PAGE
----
Two days in Sovereign hill was a real treat! It's a working replica of an 1850s gold town and an opportunity to see some of the crafts, technologies and social conditions of that era. I didn't notice any mention of the Aboriginal history of the area and I do intend to look into it, but will have to leave that for another time. There was a very Eurocentric theme to the place, I wondered how accurate this was but I accepted the narrative for the sake of soaking up the atmosphere they had gone to so much trouble to create. It was a peculiar setting, there were quite a few references and examples of the Chinese presence on the gold fields but very few opportunities to hear about the Chinese experience from Chinese guides who seemed to work exclusively with the Chinese tourists. It was like an apartheid tour experience. I wonder what the Chinese guides were telling their tour groups?
I may have had a slight error of judgement when I booed the Redcoats. Who'd of thunk they'd have so many keen supporters? If ever there were a time and place for rebellion against imperialism I woulda thought This was a good one. Just goes to show how complicit Australians have become! Some even swore allegiance to the Queen! Don't they know it's satire!?!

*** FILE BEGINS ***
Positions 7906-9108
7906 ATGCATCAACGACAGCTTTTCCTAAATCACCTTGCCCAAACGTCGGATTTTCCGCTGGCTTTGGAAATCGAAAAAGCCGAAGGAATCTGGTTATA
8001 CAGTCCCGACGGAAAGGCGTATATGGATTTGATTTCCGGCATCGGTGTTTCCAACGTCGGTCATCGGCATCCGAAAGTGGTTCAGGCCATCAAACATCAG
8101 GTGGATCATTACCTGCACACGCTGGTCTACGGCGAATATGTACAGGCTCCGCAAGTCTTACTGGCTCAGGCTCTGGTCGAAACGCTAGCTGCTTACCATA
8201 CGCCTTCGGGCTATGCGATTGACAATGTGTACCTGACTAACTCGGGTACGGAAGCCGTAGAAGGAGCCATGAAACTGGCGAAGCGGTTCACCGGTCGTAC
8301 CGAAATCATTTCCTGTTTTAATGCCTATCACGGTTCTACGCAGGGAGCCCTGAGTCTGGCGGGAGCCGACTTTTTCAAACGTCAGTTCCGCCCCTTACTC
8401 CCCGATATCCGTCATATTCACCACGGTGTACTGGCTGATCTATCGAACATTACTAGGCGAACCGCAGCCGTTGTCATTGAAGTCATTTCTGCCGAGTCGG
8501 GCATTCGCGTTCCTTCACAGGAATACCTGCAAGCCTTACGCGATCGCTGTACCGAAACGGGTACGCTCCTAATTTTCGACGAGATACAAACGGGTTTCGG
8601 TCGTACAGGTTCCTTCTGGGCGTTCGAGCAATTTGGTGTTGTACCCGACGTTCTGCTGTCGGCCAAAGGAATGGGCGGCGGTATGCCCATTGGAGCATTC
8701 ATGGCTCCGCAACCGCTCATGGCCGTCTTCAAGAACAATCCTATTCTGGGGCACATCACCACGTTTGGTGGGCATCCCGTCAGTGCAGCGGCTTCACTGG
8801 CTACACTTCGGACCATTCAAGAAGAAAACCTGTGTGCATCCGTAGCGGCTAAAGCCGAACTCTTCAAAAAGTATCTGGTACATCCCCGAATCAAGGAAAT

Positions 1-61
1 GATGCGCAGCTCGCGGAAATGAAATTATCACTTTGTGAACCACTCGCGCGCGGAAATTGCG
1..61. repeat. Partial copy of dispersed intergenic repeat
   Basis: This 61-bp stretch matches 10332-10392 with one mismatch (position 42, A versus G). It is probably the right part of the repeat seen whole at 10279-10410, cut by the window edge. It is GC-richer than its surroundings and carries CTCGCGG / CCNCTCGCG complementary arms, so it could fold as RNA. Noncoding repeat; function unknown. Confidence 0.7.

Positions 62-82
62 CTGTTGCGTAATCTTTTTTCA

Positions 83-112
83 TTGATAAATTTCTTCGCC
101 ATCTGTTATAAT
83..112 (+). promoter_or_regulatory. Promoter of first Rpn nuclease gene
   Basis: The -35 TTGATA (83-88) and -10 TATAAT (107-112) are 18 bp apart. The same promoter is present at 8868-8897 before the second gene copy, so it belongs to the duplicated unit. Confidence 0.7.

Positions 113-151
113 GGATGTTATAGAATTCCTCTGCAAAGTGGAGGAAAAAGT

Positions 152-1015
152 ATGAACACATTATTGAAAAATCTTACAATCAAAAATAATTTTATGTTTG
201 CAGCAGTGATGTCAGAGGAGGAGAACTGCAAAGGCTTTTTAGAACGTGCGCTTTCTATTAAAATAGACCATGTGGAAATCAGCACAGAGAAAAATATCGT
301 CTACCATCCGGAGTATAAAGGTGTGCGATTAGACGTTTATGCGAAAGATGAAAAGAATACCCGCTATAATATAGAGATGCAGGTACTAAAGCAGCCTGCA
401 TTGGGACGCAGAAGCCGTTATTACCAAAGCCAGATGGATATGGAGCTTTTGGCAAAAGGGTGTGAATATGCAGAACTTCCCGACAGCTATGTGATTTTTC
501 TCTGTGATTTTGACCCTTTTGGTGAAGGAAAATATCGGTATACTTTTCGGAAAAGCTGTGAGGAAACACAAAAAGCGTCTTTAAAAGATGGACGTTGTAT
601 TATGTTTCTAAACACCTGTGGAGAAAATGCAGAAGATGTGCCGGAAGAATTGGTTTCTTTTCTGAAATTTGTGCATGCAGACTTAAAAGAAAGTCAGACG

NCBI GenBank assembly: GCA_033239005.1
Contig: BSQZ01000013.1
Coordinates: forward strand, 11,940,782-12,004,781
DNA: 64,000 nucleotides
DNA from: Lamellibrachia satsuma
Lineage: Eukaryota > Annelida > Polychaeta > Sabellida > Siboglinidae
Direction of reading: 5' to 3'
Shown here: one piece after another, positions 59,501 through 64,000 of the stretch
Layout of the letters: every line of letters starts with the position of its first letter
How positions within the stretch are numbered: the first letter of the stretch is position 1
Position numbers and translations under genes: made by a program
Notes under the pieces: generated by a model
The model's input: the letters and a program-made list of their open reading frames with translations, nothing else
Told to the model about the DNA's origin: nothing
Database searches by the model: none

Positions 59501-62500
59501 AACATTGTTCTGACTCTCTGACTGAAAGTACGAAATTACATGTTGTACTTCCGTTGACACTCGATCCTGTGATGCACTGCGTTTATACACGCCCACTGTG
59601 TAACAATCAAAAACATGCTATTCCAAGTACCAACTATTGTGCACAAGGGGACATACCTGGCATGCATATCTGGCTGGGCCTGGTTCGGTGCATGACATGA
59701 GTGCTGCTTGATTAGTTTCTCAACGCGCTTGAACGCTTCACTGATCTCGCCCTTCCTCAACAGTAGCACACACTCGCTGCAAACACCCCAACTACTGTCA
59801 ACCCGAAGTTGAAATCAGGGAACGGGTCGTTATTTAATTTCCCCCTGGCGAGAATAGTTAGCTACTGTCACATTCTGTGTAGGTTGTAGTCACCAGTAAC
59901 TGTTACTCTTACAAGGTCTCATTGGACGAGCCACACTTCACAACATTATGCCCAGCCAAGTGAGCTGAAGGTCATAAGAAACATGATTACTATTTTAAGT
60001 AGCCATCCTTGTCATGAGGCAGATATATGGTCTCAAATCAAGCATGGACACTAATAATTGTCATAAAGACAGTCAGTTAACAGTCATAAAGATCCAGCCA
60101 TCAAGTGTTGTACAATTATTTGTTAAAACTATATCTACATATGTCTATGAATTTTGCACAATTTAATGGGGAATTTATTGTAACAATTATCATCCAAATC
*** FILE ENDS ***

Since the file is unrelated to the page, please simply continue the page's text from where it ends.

Coming from Darwin where everything is new and made of concrete I was spellbound by the woodwork, the old brick and timber buildings, the craftsmanship and the beauty of natural materials and the use of old techniques for constructing everything from wagon wheels to gold ingots!
Gold! Yep we had a go at panning for gold in the creek. Unfortunately for the rest of the family, as soon as I got a pan in my hand, my obsessive nature took over and I wouldn't leave until I'd gathered enough specks of gold in my collector jar to leave no doubt what I'd come for! (The jar, property of my daughter, was left on the plane home!)
Dinner on Saturday night turned into an unexpected gathering and a reunion with friends and family, some of whom I was once very close with and haven't seen for at least 15 years! Too many experiences to describe!
Our last 3 days were spent in Geelong and actually by then we were pooped! We've found an amazing place to stay down there, not too far from family, spacious and with a playground and a pond full of ducks to sit and watch while we unwind! After so much running around the duck pond was our favorite retreat, we could have stayed there another few days.
We are now finally back home in Darwin. We arrived at midnight on the day that cyclone Lam hit the Arnhem coast.
One of the kids lost an expensive electronic device in transit...
Friends at Elcho are stranded with no running water, no sewerage and no electricity...
The house smells of mold, our bank balance is in the red...
We missed our home but have no extended family here, there's a sense of loss emanating from most quarters, it's often that way.
Slowly we ease back into the jagged rhythm of Darwin life.